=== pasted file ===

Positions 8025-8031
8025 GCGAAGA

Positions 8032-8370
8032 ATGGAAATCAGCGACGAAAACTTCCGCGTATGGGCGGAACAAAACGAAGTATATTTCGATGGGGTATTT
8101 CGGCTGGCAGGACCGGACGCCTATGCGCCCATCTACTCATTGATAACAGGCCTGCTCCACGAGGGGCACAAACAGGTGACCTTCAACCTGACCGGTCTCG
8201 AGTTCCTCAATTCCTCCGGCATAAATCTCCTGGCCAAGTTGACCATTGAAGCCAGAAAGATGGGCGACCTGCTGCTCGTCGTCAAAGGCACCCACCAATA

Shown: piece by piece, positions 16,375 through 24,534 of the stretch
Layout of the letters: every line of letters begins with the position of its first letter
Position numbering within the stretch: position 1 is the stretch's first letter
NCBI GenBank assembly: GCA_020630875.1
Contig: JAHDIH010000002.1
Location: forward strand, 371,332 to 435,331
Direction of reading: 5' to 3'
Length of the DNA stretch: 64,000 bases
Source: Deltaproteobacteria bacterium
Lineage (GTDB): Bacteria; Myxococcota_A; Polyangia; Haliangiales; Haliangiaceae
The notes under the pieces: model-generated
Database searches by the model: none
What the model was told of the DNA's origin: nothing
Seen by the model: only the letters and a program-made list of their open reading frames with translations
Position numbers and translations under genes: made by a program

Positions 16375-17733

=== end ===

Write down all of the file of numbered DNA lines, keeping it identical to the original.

Positions 8025-8031
8025 GCGAAGA

Positions 8032-8370
8032 ATGGAAATCAGCGACGAAAACTTCCGCGTATGGGCGGAACAAAACGAAGTATATTTCGATGGGGTATTT
8101 CGGCTGGCAGGACCGGACGCCTATGCGCCCATCTACTCATTGATAACAGGCCTGCTCCACGAGGGGCACAAACAGGTGACCTTCAACCTGACCGGTCTCG
8201 AGTTCCTCAATTCCTCCGGCATAAATCTCCTGGCCAAGTTGACCATTGAAGCCAGAAAGATGGGCGACCTGCTGCTCGTCGTCAAAGGCACCCACCAATA

Shown: piece by piece, positions 16,375 through 24,534 of the stretch
Layout of the letters: every line of letters begins with the position of its first letter
Position numbering within the stretch: position 1 is the stretch's first letter
NCBI GenBank assembly: GCA_020630875.1
Contig: JAHDIH010000002.1
Location: forward strand, 371,332 to 435,331
Direction of reading: 5' to 3'
Length of the DNA stretch: 64,000 bases
Source: Deltaproteobacteria bacterium
Lineage (GTDB): Bacteria; Myxococcota_A; Polyangia; Haliangiales; Haliangiaceae
The notes under the pieces: model-generated
Database searches by the model: none
What the model was told of the DNA's origin: nothing
Seen by the model: only the letters and a program-made list of their open reading frames with translations
Position numbers and translations under genes: made by a program

Positions 16375-17733